Those aren’t scars; that’s wisdom building up…

I think I got today’s little saying from the blog Jack’s Winning Words; but, even if I didn’t, it sounds like something that Jack would use.

“Wisdom comes from experience. Experience is often a result of lack of wisdom.”
― Terry Pratchett

That’s so true. We build our wisdom from experiences and from taking the time to understand those experiences. Those who don’t take that second step are doomed to keep repeating the same mistakes over and over, instead of learning from them.

One can’t avoid having experiences; they just happen. As we are growing up and have experiences, especially those in which we make mistakes, we often hear the phrase – “You should have known better.” How helpful is that? Obviously we didn’t know better. A better phrase to offer to someone who has just made a mistake would be “what did you learn from that?”

Do you take some time at the end of the day to reflect on the good the bad and the ugly things of the day? Do youthnk about it
relish the good things that happened; turning them over in your mind and getting another smile out of them? What do you do with the bad and the ugly? Do you try to understand them and the way you reacted to them and perhaps think about a better way to have reacted, so that you’ll be prepared for those situations better next time? If you do, you are building your wisdom. If not, what do you expect to happen the next time? Will you still be flummoxed by the situation? Will you get angry again or be embarrassed again or just not know how to act – again? Why? Did you learn nothing from the experience?

If you’ve had an experience; turn that first into knowledge by thinking more about it and then into wisdom by figuring out how to use your new knowledge in the future, should that ever happen again. Remember too that the definition of insanity is doing the same thing over and over again and expecting a different outcome each time. It’s better to be wise than to be thought to be insane.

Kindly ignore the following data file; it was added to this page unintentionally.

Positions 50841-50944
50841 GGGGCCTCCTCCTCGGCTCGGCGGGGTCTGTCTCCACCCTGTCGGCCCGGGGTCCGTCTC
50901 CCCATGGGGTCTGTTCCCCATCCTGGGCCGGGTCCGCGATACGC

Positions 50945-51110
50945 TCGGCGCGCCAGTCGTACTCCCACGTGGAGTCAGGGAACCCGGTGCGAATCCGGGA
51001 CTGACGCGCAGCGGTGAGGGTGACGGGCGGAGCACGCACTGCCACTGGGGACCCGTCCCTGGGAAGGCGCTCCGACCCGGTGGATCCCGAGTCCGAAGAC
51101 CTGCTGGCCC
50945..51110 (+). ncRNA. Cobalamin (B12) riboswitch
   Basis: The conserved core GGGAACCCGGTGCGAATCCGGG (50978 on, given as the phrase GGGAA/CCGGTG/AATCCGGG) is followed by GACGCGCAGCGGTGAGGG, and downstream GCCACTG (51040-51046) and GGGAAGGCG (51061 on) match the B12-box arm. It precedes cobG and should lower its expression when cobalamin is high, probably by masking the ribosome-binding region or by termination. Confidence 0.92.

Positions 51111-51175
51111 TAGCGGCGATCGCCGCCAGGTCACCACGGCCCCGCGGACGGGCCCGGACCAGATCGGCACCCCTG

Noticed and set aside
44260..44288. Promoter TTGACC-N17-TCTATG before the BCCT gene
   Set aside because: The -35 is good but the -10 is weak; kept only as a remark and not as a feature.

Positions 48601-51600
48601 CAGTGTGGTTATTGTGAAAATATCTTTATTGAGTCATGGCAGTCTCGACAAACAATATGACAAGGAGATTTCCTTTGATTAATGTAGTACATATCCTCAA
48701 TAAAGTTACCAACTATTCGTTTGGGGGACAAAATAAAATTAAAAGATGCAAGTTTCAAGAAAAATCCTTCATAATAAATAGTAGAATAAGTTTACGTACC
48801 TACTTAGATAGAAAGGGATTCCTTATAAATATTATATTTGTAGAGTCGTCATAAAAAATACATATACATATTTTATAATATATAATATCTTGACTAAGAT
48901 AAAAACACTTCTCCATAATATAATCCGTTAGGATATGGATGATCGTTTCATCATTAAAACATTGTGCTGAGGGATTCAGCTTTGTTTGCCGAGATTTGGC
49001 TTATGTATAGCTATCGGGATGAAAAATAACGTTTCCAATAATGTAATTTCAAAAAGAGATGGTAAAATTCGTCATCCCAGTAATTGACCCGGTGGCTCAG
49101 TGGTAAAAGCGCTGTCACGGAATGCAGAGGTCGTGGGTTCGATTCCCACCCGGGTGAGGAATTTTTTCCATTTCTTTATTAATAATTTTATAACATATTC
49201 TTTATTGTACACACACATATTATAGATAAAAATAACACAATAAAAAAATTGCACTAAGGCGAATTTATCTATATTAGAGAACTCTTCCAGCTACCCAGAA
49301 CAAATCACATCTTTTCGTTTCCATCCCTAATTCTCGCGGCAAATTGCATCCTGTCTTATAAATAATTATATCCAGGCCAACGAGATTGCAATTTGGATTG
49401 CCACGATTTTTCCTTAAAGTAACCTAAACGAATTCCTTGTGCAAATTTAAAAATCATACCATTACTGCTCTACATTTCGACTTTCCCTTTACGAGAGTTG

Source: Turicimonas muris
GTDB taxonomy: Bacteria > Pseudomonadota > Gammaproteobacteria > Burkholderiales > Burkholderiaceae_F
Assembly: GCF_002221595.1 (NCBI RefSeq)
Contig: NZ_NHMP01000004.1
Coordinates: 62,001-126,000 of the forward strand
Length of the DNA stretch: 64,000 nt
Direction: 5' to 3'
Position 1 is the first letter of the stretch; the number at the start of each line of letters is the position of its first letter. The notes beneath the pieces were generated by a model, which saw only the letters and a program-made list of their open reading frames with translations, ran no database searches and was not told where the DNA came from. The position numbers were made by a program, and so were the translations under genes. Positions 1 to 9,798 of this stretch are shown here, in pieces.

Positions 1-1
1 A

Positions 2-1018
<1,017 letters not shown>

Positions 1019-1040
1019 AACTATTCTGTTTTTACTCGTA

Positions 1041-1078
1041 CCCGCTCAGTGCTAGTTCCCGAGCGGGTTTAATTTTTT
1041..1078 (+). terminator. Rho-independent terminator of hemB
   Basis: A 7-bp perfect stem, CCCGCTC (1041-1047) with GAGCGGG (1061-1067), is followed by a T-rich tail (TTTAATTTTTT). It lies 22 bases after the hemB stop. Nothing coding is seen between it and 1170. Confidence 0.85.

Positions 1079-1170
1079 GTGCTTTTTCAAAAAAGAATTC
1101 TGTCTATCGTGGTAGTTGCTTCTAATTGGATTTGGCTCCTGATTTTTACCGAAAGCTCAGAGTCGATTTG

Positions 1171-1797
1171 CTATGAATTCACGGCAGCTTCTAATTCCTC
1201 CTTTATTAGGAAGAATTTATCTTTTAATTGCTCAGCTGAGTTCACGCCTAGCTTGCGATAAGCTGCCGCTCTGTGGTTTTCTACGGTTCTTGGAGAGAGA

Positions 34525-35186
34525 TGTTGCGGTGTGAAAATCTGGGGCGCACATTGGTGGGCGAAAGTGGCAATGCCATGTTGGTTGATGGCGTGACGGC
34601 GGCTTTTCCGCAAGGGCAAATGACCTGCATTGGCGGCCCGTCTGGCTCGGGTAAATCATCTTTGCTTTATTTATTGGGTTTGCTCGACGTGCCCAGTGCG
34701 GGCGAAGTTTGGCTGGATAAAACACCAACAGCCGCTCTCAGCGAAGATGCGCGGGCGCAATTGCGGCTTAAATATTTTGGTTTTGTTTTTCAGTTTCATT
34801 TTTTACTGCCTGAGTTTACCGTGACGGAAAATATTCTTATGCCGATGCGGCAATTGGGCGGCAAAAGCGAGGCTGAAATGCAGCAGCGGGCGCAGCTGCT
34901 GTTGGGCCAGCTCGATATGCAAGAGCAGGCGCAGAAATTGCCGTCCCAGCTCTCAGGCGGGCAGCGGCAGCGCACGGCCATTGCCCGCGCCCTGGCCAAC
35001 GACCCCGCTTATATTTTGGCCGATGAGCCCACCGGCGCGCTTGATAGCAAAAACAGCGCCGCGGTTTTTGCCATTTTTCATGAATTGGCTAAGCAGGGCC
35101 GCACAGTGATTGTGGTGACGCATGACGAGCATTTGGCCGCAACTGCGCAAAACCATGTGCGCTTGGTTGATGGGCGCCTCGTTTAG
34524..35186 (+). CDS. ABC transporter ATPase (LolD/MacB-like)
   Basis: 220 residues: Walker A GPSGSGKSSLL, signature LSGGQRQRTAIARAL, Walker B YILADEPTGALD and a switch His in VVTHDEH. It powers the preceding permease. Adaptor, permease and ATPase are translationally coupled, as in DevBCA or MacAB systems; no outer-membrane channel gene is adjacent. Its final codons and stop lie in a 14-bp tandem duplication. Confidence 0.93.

Sometimes the things that we learn from involve pain, either real, physical pain or emotional pain, but eventually the wounds that our experiences open will scar over and heal (thus my title for today’s post) and we add what we have learned to our storehouse of wisdom. A surprising amount of our wisdom comes from what we learned out of our failures or the mistakes that we make in life; however, it is also important to add the things that we learn from successes, especially successes in relationships. What makes that significant other person in knowledge inyour life happy? What things that you do make them smile or laugh or give you a hug. If you know that, why wouldn’t you do those things more often?

I’m sure that many of us have some level of wisdom about what happens when we forget a birthday or anniversary or other important occasion for the one with whom we share life’s journey. Hopefully we also have good knowledge about what we should do on those occasions. We also have some level of recognition of our personal shortcomings, especially in terms of remembering things and occasions. So, in our new-found wisdom, we should take steps to make sure that no special occasion goes un-noticed and unrecognized. Write them down, put them in your calendar, and don’t forget again this year. None of us needs a new layer of wisdom scar tissue on those old wounds.

Learn from life and be wise my friends.

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